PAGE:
The Swedish daily Goteborgs-Posten said without access to weapons, the killings at Virginia Tech may have been prevented.

"What exactly triggered the massacre in Virginia is unclear, but the fundamental reason is often the perpetrator's psychological problems in combination with access to weapons," it wrote.

The shootings drew intense media coverage in China, in part because the school has a large Chinese student body.

"This incident reflects the problem of gun control in America," Yuan Peng, an American studies expert in China, was quoted as saying by state-run China Daily.

Only 7 percent of the more than 26,000 students at Virginia Tech are foreign, according to the school Web site. But Chinese make up nearly a third of that.

In Italy, there are three types of licenses for gun ownership: for personal safety, target practice and skeet shooting, and hunting. Authorization is granted by the police. To obtain a gun for personal safety, the owner must be an adult and have a "valid" reason.

Italy's leading daily Corriere della Sera's main story on the shootings was an opinion piece entitled "Guns at the Supermarket" — a critical view of the U.S. gun lobby and the ease with which guns can be purchased. State-run RAI radio also discussed at length what it said were lax standards for gun ownership in the United States.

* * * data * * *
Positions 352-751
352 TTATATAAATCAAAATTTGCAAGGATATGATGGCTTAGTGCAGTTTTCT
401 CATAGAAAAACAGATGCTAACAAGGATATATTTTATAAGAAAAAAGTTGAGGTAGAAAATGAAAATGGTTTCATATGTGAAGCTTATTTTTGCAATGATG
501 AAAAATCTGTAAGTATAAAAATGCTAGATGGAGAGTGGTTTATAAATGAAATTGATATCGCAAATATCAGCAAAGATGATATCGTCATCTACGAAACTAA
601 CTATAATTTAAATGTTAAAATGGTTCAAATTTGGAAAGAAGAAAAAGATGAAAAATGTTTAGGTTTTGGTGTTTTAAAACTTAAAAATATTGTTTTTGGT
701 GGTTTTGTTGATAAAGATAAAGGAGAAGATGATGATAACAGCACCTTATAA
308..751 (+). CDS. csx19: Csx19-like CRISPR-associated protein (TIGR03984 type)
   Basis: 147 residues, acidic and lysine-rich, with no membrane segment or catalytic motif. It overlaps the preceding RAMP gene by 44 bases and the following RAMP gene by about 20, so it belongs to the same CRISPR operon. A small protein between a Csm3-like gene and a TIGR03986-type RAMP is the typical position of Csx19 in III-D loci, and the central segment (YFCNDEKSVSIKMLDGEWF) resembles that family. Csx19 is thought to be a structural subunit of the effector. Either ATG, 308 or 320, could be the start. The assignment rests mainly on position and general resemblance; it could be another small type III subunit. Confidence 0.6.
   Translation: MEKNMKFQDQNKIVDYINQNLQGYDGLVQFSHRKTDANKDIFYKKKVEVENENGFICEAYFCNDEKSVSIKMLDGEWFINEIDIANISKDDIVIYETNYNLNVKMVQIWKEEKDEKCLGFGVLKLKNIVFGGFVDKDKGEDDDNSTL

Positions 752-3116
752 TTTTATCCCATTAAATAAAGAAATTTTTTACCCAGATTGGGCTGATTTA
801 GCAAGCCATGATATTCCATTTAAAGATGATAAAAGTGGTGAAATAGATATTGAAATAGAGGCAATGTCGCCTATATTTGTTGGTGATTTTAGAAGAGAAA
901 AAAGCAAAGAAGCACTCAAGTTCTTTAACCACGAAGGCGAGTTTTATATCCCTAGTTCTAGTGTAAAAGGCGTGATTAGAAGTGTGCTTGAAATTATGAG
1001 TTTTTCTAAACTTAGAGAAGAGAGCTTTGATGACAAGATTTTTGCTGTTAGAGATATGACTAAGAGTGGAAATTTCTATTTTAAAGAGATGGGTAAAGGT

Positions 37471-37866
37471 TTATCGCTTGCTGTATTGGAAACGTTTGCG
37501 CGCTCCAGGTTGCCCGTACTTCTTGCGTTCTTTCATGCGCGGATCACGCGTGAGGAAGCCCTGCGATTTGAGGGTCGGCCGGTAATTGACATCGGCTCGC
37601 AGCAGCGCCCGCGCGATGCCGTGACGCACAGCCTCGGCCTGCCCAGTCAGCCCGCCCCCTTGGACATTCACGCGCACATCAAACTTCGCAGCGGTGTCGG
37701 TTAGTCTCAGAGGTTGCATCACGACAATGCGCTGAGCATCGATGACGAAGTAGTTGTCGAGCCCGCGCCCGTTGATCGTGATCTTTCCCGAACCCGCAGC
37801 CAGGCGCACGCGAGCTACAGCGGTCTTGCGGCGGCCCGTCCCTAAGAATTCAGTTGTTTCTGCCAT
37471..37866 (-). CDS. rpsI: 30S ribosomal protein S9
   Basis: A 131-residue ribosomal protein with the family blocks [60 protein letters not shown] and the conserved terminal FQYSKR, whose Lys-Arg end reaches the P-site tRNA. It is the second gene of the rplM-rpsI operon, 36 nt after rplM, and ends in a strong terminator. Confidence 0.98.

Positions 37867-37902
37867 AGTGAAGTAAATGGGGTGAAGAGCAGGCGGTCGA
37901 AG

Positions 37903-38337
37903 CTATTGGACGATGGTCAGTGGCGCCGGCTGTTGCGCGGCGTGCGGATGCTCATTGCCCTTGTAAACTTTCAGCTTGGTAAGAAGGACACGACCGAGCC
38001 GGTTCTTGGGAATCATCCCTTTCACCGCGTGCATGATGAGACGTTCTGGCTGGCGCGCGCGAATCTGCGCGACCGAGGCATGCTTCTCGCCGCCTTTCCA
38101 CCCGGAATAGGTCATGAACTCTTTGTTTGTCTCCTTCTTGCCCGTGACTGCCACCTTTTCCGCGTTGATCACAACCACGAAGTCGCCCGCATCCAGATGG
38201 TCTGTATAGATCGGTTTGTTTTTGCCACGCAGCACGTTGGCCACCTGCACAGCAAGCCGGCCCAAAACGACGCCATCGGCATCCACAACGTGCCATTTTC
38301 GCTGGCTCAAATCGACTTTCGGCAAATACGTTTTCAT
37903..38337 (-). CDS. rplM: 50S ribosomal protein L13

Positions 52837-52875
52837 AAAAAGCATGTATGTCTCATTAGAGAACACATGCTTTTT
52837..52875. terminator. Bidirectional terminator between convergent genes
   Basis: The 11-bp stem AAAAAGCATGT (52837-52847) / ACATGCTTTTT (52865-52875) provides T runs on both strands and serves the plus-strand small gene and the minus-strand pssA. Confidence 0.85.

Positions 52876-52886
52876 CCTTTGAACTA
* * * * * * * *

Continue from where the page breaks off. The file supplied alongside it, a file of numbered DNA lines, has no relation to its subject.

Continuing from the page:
"The latest attack on a U.S. campus will shake up America, maybe it will provoke more vigorous reactions than in the past, but it won't change the culture of a country that has the notion of self-defense imprinted on its DNA and which considers the right of having guns inalienable," Corriere wrote in its front-page story.

Several Italian graduate students at Virginia Tech recounted how they barricaded themselves inside a geology department building not far from the scene of the shooting.

In Mexico, radio commentators criticized the availability of firearms in the U.S. Others renewed Mexico's complaint that most guns in Mexico are smuggled in from the United States.

The killings led newspapers' front pages, with Mexico City's Dario Monitor reporting: "Terror returns to the U.S.: 32 assassinated on university campus." The tabloid Metro compared Mexico's death toll Monday from drug violence to the number of people killed at Virginia Tech, in a front-page headline that read: "U.S. 33, Mexico 20."